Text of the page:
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Protecting workers’ rights in the age of artificial intelligence

Artificial intelligence (AI) will bring about a transformative shift in our working lives, potentially impacting every industry. To navigate this shift, employers, employees and policymakers must be prepared.

Ensuring workers can harness the true potential of AI, while setting clear rules that uphold job quality, is one of the key themes of this year’s European Employment & Social Rights Forum (EESRF). The Forum, focusing this year on ‘The impact of AI on the world of work’, is hosted by the European Commission in Brussels and online on 16 and 17 November 2023.

Be part of the dialogue to help shape fair, safe and inclusive workplaces at a time when AI enters the world of work.

“Europe, together with partners, should lead the way on a new global framework for AI. Our number one priority is to ensure AI develops in a human-centric, transparent and responsible way. Our AI Act is already a blueprint for the whole world.”

Ursula von der Leyen

President of the European Commission

Europe’s policies must keep up with technology, and technological innovation requires social innovation. Even many leading players within the AI community are calling for comprehensive legislation to address these challenges, including ethical standards and clear rules on the development and use of AI. And Europe is acting: as part of its digital strategy, the EU wants to regulate AI through the AI Act, the world’s first comprehensive AI legislation, creating better conditions for the development and use of this innovative technology.

There is no doubt that AI has the potential to create many benefits for workers, such as better healthcare, safer and cleaner transport, more efficient manufacturing, and cheaper and more sustainable energy. AI also has the potential to improve workplace safety and make for more inclusive and stable work environments. According to an OECD study, 63 per cent of workers using AI in the finance and manufacturing sectors found their jobs more enjoyable as a result.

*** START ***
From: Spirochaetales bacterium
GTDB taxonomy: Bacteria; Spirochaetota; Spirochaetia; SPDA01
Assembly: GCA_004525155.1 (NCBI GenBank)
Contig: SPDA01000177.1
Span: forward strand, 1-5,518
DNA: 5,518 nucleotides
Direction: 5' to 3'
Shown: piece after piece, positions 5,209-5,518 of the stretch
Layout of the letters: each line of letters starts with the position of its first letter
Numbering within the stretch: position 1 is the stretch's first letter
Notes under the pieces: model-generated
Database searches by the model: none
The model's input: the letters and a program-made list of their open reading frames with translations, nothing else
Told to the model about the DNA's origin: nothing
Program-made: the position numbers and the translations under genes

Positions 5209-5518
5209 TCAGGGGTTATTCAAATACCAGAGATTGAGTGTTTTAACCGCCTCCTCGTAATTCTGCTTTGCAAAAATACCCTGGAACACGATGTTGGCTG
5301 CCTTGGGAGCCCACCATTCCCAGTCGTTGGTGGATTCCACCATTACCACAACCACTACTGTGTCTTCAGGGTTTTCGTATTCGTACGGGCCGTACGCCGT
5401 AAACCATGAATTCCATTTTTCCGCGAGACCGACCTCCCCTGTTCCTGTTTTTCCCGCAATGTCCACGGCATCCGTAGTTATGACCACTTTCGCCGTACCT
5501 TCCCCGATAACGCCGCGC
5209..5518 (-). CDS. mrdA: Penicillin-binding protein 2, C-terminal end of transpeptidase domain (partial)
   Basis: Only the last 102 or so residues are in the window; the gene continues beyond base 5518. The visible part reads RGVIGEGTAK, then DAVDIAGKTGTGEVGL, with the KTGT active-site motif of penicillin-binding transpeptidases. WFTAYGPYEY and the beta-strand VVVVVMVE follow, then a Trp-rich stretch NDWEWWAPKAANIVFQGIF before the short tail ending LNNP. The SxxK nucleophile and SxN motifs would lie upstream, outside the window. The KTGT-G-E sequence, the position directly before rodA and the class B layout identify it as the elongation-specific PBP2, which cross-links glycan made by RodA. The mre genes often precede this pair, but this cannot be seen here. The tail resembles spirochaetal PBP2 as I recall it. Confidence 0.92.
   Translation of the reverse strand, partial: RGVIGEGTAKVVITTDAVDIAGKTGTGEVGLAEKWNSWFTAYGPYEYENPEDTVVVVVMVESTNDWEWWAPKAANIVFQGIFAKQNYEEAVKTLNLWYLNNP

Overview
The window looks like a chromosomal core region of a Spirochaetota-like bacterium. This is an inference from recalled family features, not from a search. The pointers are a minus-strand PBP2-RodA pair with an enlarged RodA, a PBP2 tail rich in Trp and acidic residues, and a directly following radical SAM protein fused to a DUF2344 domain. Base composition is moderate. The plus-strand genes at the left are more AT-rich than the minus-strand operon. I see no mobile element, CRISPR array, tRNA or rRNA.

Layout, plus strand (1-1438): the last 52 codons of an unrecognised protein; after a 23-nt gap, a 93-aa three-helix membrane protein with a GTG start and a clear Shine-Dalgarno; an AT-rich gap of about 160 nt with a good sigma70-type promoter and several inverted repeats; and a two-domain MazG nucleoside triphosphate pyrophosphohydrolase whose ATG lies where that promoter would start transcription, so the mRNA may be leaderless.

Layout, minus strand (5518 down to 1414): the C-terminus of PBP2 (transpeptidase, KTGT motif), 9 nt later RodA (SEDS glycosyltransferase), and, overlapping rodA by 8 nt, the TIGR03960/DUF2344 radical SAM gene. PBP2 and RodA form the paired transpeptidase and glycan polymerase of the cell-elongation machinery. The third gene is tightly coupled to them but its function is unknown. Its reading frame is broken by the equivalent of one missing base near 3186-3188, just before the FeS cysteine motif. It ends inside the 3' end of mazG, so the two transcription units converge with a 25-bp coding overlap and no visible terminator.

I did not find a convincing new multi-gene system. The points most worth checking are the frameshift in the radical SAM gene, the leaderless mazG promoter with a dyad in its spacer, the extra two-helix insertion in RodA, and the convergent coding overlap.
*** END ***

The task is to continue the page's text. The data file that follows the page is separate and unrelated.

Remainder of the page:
Key speakers

  • European Commissioner for Jobs and Social Rights Nicolas Schmit 
  • European Commissioner for Internal Market Thierry Breton 
  • Deputy Minister of Digital Transformation of Ukraine Valeriya Ionan 
  • Winner of the 2010 Nobel Prize in Economics, and co-founder and co-chair of the Institute for the Future of Work Sir Christopher Pissarides 
  • CEO of O’Reilly Media Tim O’Reilly 
  • Member of the European Parliament, shadow rapporteur on the AI Act, member of the Special Committee on AI in the Digital Age Kim van Sparrentak 
  • Member of the European Parliament and Chair of the Committee on Employment and Social Affairs Dragoș Pîslaru

At the same time, while AI will create new jobs, make us more efficient and boost productivity, it also has the potential to increase workloads, intensify workplace surveillance and greatly change the work landscape. There is an urgent conversation to be had about implementing policies to safeguard job stability, working conditions, and privacy.

Leaps in technological innovation overhaul everything we know. This is why the EU is already working on ways to make sure that even with AI, the world of work remains inclusive, fair and transparent. The Employment and Social Rights Forum is the place to discuss ideas, policy options and experience that will ensure just that.

Register here to attend the Forum.


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